In one gallery at the California African American Museum, glimpses of Los Angeles’ past, revealed through the lens of one of the first African-American newspapers, are carefully displayed. Nearby, the work of a group of creative people reveals a connection to the themes addressed by a prolific African-American artist. Then there are the depictions of the human form at its most vulnerable — nude.
The three exhibits fill up a large portion of the Exposition Park facility. The Liberator: Chronicling Black Los Angeles, 1900-1914, Plumb Line: Charles White and the Contemporary, and Aspects of Nude: Selections from the Permanent Collection all opened last month.
CAAM Executive Director George O. Davis said the exhibits reveal the breadth of the museum’s focus.
“This winter we continue our journey by presenting a unique combination of exhibitions, offering takes on the art, history and culture of African Americans in California and beyond,” he said.
Perhaps the most intriguing show is The Liberator, which is based on a newspaper created in 1900 by J.L. Edmonds. A former enslaved African man, it was one of the first black-owned and edited newspapers on the West Coast.
Although the Los Angeles-based publication lasted just 14 years, The Liberator is remembered for advocating for improvements in Los Angeles’ growing African-American community at a time when many people overlooked the struggles that population faced.
The exhibit features portraits of the Edmonds family and graphics explaining the history behind specific events. There are also clippings from the newspaper, and its community roots are clear; stories on display include one on the 1904 graduating class of local Sawtelle School, and a set of recommendations for an upcoming slate of ballot initiatives.
The exhibit is co-curated by Arianne Edmonds, the great-granddaughter of the paper’s founder, along with CAAM History Curator and Program Manager Tyree Boyd-Pates and Assistant History Curator Taylor Bythewood-Porter.
The exhibit is more than just a presentation of historical artifacts. It also looks at the expansion of Los Angeles’ burgeoning African-American community in the post-Reconstruction era.
Boyd-Pates said that despite the paper’s short life, it left an indelible mark in Los Angeles by chronicling the black experience. Editorials and news stories touched on topics including Central Avenue as a hub for the growing African-American community, something other publications were not covering.
“It gave a really profound shaping of a narrative about black life during a time that it was not really chronicled or discussed,” he said.
The Liberator runs through Sept. 9.
The Influence of Charles White
The plumb line was a tool used by field hands to judge vertical height. A plumb line is also featured in artist Charles White’s 1964 ink and charcoal drawing “Birmingham Totem,” where it is believed to represent the role of African-American artists as a vehicle of change and inspiration.
That’s the jumping-off point for Plumb Line: Charles White and the Contemporary. The exhibit, which opened on March 6 and runs through Aug. 25, is presented as a companion to the Los Angeles County Museum of Art exhibition Charles White: A Retrospective. That well-received show, which runs through June 9, highlights the lasting impressions that the prolific painter, draftsman, muralist and photographer left on contemporary African-American artists. White, who lived in Chicago, died in 1979.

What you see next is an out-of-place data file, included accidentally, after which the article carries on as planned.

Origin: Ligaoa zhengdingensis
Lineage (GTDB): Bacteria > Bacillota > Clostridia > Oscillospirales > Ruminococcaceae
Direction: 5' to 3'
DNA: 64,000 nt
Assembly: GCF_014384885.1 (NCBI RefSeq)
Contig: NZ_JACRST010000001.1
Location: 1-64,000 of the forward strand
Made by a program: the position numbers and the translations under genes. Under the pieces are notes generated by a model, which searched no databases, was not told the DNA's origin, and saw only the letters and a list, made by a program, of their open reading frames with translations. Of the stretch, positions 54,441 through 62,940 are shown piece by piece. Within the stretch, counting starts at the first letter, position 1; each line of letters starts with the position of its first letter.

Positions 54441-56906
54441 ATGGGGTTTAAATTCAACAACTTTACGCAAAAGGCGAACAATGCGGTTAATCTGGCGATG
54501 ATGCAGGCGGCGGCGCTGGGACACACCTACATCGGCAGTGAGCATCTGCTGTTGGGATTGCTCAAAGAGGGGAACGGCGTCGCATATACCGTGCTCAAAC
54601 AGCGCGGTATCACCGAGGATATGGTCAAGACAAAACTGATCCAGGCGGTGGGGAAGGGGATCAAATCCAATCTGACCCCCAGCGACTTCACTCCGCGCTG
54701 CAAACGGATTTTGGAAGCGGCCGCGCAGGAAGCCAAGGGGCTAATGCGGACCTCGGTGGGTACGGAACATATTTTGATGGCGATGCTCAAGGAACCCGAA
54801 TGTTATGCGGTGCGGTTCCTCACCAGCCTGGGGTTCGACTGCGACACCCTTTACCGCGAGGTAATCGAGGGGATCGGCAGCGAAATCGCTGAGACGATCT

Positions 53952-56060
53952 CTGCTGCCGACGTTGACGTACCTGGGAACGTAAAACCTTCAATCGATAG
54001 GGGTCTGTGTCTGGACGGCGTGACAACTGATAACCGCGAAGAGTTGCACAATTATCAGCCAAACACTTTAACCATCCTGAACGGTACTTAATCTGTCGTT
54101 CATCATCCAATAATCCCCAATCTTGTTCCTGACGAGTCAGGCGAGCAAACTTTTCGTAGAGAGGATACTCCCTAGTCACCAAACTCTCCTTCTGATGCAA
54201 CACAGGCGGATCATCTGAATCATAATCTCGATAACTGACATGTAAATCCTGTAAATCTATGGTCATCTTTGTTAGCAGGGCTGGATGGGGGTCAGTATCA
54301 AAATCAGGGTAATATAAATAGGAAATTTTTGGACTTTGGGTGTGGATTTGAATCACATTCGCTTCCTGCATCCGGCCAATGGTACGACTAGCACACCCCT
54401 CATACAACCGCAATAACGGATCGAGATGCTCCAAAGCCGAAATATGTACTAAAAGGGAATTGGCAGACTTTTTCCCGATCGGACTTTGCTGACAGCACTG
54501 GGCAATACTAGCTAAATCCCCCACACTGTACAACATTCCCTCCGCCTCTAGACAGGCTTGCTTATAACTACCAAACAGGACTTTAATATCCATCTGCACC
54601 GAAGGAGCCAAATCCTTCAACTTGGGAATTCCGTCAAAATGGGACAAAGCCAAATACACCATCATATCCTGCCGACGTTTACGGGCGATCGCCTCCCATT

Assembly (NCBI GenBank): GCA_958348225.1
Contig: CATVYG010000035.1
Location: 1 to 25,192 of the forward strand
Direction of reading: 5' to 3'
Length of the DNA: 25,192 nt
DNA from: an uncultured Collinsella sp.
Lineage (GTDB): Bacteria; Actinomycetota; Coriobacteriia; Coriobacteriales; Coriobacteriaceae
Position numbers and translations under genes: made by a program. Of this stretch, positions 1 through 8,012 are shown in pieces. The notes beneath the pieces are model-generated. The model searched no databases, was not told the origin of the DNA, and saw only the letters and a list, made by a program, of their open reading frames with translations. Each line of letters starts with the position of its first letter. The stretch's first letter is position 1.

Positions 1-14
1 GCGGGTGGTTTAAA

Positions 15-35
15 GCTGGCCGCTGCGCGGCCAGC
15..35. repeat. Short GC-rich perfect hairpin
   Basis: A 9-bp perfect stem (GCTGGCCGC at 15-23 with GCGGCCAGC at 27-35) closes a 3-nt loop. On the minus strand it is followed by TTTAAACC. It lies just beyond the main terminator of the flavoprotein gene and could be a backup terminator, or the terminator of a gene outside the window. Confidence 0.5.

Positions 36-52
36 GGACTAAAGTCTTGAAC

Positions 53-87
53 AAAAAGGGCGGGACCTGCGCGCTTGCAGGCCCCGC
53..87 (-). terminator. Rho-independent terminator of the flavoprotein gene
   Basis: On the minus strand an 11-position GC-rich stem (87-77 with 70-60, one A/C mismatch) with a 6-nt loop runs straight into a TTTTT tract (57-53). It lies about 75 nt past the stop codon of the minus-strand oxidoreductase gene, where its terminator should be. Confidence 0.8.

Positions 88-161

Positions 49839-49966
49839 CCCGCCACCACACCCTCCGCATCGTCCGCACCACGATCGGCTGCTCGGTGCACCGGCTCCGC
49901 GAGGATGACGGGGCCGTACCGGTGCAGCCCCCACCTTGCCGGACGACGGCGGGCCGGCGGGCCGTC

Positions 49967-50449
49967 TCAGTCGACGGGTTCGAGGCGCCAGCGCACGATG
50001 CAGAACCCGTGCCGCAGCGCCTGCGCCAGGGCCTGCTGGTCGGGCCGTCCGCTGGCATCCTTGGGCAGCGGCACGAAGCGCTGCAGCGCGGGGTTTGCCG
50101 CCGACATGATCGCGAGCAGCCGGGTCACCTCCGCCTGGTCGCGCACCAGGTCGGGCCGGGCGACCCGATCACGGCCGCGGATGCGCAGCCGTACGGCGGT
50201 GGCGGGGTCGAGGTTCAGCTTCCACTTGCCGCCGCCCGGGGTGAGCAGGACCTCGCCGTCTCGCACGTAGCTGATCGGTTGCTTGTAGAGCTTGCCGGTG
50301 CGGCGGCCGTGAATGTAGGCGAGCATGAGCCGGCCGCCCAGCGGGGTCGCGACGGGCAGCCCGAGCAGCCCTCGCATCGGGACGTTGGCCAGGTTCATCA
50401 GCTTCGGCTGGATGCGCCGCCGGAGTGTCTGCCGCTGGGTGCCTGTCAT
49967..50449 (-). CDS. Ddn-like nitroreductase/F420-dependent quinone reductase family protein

This is not a solely a White show, however. Although it includes a few of his works, the bulk of the exhibit features creations by a collection of contemporary artists, including Sadie Barnett, Greg Breda and Toyin Ojih Odutola.
White, who was most active from the early 1940s through the 1970s, often depicted feats of labor, as well as workers during their downtime. His subjects included African-American men and women effortlessly carrying massive metal beams or strumming a guitar.
Those same themes are found in the work of younger artists who were influenced by White. That includes Ariel Danielle’s 2018 acrylic painting “Family Sized,” which depicts two African-American individuals resting in a crowded picnic area. Then there is Alfred Conteh’s 2019 acrylic painting “DJ and Tay,” a portrait of a couple.
The exhibit was organized by a Essence Harden and Leigh Raiford, associate professor of African American studies at the University of California, Berkeley.
Harden said that the exhibit highlights an artist who has, without overwhelming recognition, influenced so many other African American lives through his art.
“It made sense for us to explore the way that a black artist himself was such an architect of change by using art as a way to manifest that change,” Harden said. “The role of the artist is vital to social building and structure.”
While Plumb Line explores everyday African-American life, another exhibit looks at African-American individuals in a different way: sans clothing.
On display until Sept. 8, Aspects of Nude explores how certain African-American artists have approached depicting the human body. There are about 20 objects on display in the exhibit.
Vida L. Brown, visual curator and program manager for CAAM, curated the exhibit. She noted that learning to depict the human form is a key lesson for all artists, though each individual approaches that in a unique way.
“You have to think about it, for centuries people have studied nude models,” Brown said. “That has been a fundamental source for artists to master their skills.”
Most of the work in the exhibit comes from CAAM’s permanent collection. Highlights include John Wilson’s sculpture “Standing Woman,” a bronze work depicting a black woman standing proudly in the buff. Then there is John Outterbridge’s untitled pencil sketch of a woman’s bare chest.
The California African American Museum is at 600 State Dr. or caamuseum.org.